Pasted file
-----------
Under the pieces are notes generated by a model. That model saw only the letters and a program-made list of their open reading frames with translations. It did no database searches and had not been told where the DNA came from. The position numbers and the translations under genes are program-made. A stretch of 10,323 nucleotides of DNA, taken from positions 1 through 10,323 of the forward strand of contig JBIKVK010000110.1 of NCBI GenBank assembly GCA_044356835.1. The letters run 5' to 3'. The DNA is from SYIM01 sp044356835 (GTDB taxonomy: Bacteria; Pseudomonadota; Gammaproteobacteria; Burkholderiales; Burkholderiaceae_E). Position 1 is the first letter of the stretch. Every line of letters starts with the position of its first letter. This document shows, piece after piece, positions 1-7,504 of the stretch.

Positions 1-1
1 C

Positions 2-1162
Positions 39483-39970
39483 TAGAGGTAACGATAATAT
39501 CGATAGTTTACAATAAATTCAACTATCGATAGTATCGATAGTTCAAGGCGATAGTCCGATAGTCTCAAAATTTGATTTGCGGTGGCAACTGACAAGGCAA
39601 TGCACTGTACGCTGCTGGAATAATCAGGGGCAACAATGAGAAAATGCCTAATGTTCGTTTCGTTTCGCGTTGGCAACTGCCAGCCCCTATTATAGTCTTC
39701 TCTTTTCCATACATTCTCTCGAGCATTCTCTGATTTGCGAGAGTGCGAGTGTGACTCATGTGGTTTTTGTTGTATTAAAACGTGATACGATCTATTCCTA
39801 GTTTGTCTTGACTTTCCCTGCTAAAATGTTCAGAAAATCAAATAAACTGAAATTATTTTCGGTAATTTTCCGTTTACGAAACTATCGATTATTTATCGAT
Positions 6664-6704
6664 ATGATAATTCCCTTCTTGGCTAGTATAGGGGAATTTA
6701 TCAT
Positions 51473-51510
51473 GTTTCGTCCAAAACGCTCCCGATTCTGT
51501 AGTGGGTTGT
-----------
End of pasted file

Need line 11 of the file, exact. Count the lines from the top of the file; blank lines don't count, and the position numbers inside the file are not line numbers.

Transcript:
Positions 6664-6704